“The board considers policy development one of its chief responsibilities,” section 2501 of district policy reads. “Proposals regarding policy may originate with a member of the board, the superintendent, a staff member, a parent, student, consultant, civic group or any resident of the district. A careful and orderly process will be used in examining such proposals prior to action upon them by the board. The board will take action after hearing the recommendations of the superintendent and the viewpoints of persons and groups affected by the policy.”

According to section 2510, “The steps in effective policy development include the following:

1. Identify the need for new policy.

2. Assemble background material.

3. Study, discuss, and agree on basic substance of new policy.

4. Draft the policy.

5. First reading.

6. Second reading (to be combined with first reading if desired).

7. Inform and disseminate.

8. Implement.

9. Enforce, evaluate and revise.

“Policy will be retired from use after a motion to inactivate the policy is approved by the board at first and second readings or when a new policy is adopted that is inconsistent with the former policy.”

For issues below the policy level, the district has a system in place to handle questions, inquiries and concerns.

“Questions and inquiries should be directed to the individual employee who is in the best position to respond to the question or inquiry,” according to policy section 2605. “If this person is unknown to the questioner or inquirer, a telephone call to the District’s offices will result in contact with the appropriate District employee.”

To address specific concerns or incidents, the district recommends addressing the concern at the level closest to the issue first. Policy recommends individuals bring issues first to the classroom teacher or staff member closest to it, then to the principal or supervisor overseeing the area in question, then to the director overseeing the topic of concern, then to the superintendent, and then to the board; and only advancing to the next level of administration if the issue is not resolved.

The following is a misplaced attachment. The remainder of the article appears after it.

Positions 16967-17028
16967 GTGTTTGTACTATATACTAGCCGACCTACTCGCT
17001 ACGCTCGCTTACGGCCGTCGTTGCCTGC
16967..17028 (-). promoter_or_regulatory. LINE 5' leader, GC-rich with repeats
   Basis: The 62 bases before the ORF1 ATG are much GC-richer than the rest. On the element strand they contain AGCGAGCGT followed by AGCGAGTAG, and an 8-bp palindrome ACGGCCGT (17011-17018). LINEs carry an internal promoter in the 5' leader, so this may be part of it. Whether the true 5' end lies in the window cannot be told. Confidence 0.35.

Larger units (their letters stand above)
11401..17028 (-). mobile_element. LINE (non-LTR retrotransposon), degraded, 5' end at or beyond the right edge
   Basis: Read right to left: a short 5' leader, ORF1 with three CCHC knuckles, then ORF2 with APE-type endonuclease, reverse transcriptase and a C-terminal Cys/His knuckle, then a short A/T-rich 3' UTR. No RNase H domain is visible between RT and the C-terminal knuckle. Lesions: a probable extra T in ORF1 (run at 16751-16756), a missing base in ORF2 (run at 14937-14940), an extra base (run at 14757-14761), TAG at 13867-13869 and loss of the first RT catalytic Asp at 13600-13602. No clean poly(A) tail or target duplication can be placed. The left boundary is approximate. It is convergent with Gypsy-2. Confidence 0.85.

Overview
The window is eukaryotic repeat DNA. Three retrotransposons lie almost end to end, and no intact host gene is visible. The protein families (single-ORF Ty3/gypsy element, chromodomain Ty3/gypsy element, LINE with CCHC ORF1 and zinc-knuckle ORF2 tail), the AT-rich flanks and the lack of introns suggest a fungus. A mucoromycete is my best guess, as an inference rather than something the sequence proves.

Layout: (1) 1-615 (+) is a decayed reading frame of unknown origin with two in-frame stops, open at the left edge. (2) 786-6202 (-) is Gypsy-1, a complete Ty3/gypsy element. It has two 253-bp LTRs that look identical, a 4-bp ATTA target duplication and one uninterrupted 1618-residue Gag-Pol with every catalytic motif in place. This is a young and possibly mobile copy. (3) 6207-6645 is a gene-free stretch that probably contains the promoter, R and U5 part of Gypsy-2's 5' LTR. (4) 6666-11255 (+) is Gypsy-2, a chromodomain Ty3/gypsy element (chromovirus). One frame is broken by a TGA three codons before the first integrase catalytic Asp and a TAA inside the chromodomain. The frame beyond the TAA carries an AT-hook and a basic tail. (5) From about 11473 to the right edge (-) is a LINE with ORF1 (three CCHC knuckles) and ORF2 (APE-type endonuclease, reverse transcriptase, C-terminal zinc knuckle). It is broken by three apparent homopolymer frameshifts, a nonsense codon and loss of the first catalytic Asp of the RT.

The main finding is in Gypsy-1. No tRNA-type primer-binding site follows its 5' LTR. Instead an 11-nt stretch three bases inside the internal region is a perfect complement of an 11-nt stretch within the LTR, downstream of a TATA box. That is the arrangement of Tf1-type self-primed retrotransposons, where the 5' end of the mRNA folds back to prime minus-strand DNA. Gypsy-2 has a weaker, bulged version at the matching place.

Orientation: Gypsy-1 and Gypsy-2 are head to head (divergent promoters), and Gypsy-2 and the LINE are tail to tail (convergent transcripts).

“Concerns will be handled as close to their origins as possible,” district policy section 2610 reads. “Therefore, concerns received within the above sequence will be referred to appropriate staff members for study and recommendation. The board will address concerns only after they have been unresolved by the appropriate staff level as identified.”

For concerns regarding individual district employees, the board requires specific documentation regarding the concern to accept it. Policy dictates investigation into the concern will be conducted by the administration, and only be considered by the board at the recommendation of the superintendent.

If an incident cannot be resolved at the lowest level or the level above it, the district recommends filling out a formal complaint form, which can be obtained at any district building or online by visiting the district website at and typing “complaint” in the search box.

The website also provides contact information for district staff, administration and various buildings; as well as a link to district policy.

Stewart cautioned the public to remain reasonable in tone when addressing concerns.

“All this negative talk. If you’re doing it because you think it’s helping, it’s not,” Stewart said. “It’s hurting the district and that’s not us (the board), it’s the kids. We’re a voluntary board. I run two businesses outside of my board duties. Throw all the barbs you want, but it’s the kids (who are) affected.”